3 Placental PhysiologyMaternal blood flows through the uterine arteries into the intervillous spaces then return through uterine veins to maternal circulationFetal blood flows through the umbilical arteries into the villous capillaries and returns through the umbilical vein to fetal circulation.Exchange of blood gases depends on an unobstructed blood flow through the placenta.Explain the process of uteroplacental exchange.
4 Uteroplacental exchange As the myometrium contracts, the flow of oxygenated blood through the uterine artery may be decreased.Therefore, the fetus may have less oxygen available.
6 Regulation of Fetal Heart Rate Autonomic nervous systemBaroreceptorsChemoreceptorsAdrenal GlandCentral Nervous System
7 Electronic Fetal Monitoring Standard of Care “Nurses who care for women during the childbirth process are legally responsible for correctly interpreting FHR patterns, initiating appropriate nursing interventions based on the pattern seen, and documenting the outcome of those interventions.”
9 Indications for Electronic Fetal Monitoring Previous history of stillbirthComplications of pregnancyInduction of LaborPreterm laborNonreassuring fetal status; fetal movementMeconium staining of amniotic fluidWho is candidate for electronic monitoring?
11 Advantages of EFMConstant sound of FHR is reassuring and comforting to the familySupplies more data about the fetus and gradual trends in FHR are more apparentCoach uses strip pattern tracing to assist with support
12 Disadvantages of EFM Reduces patient’s mobility Requires repositioning of equipment with fetal or maternal movementCan impart a technical air to the birth process
13 Methods of Fetal Monitoring Intermittent ausculation by dopplerContinuous external monitoringContinuous internal monitoring
14 Auscultation by Doppler Intermittent auscultation can be done with aFetascopeorDopplerfor FHT’s
15 External MonitoringThe tocodynamometer (“toco”) is placed over the uterine fundus. The toco provides information that can be used to monitor uterine contractions.The ultrasound device is placed over the area of the fetal back. This device transmits information about the FHR.Information from both the toco and the ultrasound device is transmitted to the electronic fetal monitor.The FHR is displayed in a digital display (as a blinking light), on the special monitor paper, and audibly (by adjusting a button on the monitor). The uterine contractions are displayed on the special monitor paper as well.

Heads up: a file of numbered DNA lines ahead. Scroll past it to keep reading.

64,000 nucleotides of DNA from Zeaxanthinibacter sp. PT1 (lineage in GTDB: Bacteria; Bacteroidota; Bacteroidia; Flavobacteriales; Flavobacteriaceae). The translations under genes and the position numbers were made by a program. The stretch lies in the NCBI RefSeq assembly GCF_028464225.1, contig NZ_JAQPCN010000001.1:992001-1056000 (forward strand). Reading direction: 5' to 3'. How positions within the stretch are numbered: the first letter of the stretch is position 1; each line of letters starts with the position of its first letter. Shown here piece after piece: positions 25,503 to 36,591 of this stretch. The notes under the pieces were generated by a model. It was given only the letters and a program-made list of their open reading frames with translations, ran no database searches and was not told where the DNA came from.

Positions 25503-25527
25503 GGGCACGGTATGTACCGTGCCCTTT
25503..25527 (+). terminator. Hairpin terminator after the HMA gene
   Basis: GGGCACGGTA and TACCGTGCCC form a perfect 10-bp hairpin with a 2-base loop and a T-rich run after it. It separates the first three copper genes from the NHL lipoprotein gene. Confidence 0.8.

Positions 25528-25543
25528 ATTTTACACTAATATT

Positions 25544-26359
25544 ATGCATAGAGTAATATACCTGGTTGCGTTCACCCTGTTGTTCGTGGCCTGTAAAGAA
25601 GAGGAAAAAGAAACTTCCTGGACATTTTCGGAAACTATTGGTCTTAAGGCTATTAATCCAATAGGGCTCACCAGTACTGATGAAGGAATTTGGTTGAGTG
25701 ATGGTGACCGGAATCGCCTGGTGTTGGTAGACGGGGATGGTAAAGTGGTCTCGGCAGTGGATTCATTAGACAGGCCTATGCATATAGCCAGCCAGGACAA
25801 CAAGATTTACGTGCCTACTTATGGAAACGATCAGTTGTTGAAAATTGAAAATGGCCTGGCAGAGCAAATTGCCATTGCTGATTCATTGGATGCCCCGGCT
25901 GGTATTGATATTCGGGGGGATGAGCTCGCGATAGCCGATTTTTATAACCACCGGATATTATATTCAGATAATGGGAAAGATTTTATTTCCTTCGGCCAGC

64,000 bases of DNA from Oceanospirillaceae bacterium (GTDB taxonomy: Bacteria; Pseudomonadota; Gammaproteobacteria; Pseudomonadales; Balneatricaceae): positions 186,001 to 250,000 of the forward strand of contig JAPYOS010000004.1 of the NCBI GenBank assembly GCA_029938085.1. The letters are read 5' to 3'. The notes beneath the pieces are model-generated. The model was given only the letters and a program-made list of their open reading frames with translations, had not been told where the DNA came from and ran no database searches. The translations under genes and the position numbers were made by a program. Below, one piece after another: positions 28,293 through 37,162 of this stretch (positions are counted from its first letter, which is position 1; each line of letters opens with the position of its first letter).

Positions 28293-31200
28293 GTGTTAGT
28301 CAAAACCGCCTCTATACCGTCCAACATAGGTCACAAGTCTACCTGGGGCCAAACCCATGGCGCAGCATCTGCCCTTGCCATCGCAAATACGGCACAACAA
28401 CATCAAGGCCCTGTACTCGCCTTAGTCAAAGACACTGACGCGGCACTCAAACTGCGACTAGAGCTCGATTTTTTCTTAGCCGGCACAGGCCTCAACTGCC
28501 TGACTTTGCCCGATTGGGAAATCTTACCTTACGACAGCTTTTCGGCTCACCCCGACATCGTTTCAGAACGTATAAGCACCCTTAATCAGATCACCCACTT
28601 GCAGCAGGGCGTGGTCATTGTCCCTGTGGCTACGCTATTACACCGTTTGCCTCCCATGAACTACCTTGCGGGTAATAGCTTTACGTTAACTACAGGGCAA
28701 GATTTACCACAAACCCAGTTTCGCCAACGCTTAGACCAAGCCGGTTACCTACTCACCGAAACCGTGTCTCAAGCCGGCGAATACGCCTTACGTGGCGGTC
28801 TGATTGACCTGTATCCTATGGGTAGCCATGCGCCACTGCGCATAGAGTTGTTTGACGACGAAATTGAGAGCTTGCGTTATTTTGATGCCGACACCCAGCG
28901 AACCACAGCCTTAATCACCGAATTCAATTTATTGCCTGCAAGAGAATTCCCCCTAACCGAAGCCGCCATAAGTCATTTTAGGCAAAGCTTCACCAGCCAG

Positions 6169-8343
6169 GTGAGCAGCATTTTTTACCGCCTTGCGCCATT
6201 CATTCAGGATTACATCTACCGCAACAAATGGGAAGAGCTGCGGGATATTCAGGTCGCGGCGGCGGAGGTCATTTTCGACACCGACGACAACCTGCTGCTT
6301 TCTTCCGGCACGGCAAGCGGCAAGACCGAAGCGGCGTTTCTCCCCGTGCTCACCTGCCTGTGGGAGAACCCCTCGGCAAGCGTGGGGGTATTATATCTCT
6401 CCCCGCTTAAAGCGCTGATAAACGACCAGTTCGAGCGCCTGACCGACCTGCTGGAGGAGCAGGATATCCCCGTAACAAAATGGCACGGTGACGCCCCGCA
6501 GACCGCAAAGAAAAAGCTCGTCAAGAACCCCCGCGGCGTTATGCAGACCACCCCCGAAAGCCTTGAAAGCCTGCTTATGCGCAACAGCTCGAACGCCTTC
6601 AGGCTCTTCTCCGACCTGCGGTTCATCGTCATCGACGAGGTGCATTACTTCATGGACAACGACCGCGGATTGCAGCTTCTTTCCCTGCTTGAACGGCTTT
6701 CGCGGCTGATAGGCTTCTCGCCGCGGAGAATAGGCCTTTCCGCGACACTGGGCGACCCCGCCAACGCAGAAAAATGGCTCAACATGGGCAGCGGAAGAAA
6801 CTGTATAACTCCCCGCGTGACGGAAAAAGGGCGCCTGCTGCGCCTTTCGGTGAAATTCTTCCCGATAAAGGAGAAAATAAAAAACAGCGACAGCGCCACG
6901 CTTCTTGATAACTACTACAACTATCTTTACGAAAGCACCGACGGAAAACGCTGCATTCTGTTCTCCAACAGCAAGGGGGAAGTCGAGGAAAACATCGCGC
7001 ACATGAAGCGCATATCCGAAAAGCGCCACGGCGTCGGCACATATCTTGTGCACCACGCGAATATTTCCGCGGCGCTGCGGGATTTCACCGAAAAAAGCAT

16 Internal Monitoring Criteria for Internal Monitoring: Amniotic membranes must be rupturedCervix dilated 2 cm.Presenting part down against thecervixSpiral Electrode is placed on the fetal occiput which allows for more accurate continuous data then external monitoring.Also is not affected by mom or fetal movement as with external monitoring.
17 The spiral electrode is attached to the Internal MonitoringThe spiral electrode is attached to thefetal scalpWires that extend from attached spiral electrode are attached to a leg plate and then attached to electronic fetal monitor.
18 Nursing Responsibilities Electronic Fetal Monitoring Placement of equipmentTeaching the woman about useNotation of events on the stripEvaluation of dataIntervention as indicated by data
28 Periodic changes in the FHR Decelerations Early – related to head compressions. Interventions not necessaryVariable – related to cord compression. Interventions vary, but focus on position changes.Late – related to uteroplacental insufficiency. Most ominous and need immediate attention.
29 Early DecelerationThe onset and return of the deceleration coincide with the start and end of the contraction.Fetal Heart RateContractions
30 Early Decelerations Related to Head Compression Intervention No intervention necessary. Just continue to watch for any changes.
31 Variable Deceleration Variable decelerations are variable in duration, intensity, and timing
32 Variable Decelerations Related to cord compressionInterventionRepositionAmnioinfusion
33 Late DecelerationThe fetal heart tones return to the baseline AFTER end of contraction
34 Late DecelerationsRelated to decreased uteroplacental perfusion
35 Nursing Care for FHR Decelerations Stop the PitocinReposition - Turn woman to a side-lying position, or knee- chest position. Avoid supine positionIncrease rate of the mainline IVAdminister oxygen by mask at 10 L/min.Give Terbutaline sub-q.
36 Nursing Care Notify the primary care provider If condition does not improve, then prepare for immediate delivery
37 Fetal Scalp Stimulation Gently stroke or massage fetal scalp for 15 sec. during a vaginal examinationAssess fetal tracing for signs of accelerations of 15 bpm for 15 sec.This is a sign of fetal well-beingHow is fetal scalp stimulation performed and what is the expected outcome?
38 Fetal Scalp Blood Sampling Requires rupture ofmembranesAcidosis is present ifthe pH is lessthan 7.20
39 Cord Blood Analysis Criteria Significant abnormal FHRMeconium stained amniotic fluidInfant is depressed at birthSmall amount of blood obtained from umbilical cord and tested for acidosisNormal fetal blood pH should be >7.25Lower level indicate acidosis and hypoxiaWhen is cord blood analysis performed and what does the test indicate?
40 Montevideo UnitsMontevideo units is a measure of uterine contraction intensity during labor.Units are calculated via internal pressure monitor, measuring uterine contraction peak pressure and subtracting the baseline resting tone. This is done over a 10 minute interval.Generally, above 200 MVUs is considered necessary for adequate labor to bring about dilation and effacement during the active phase.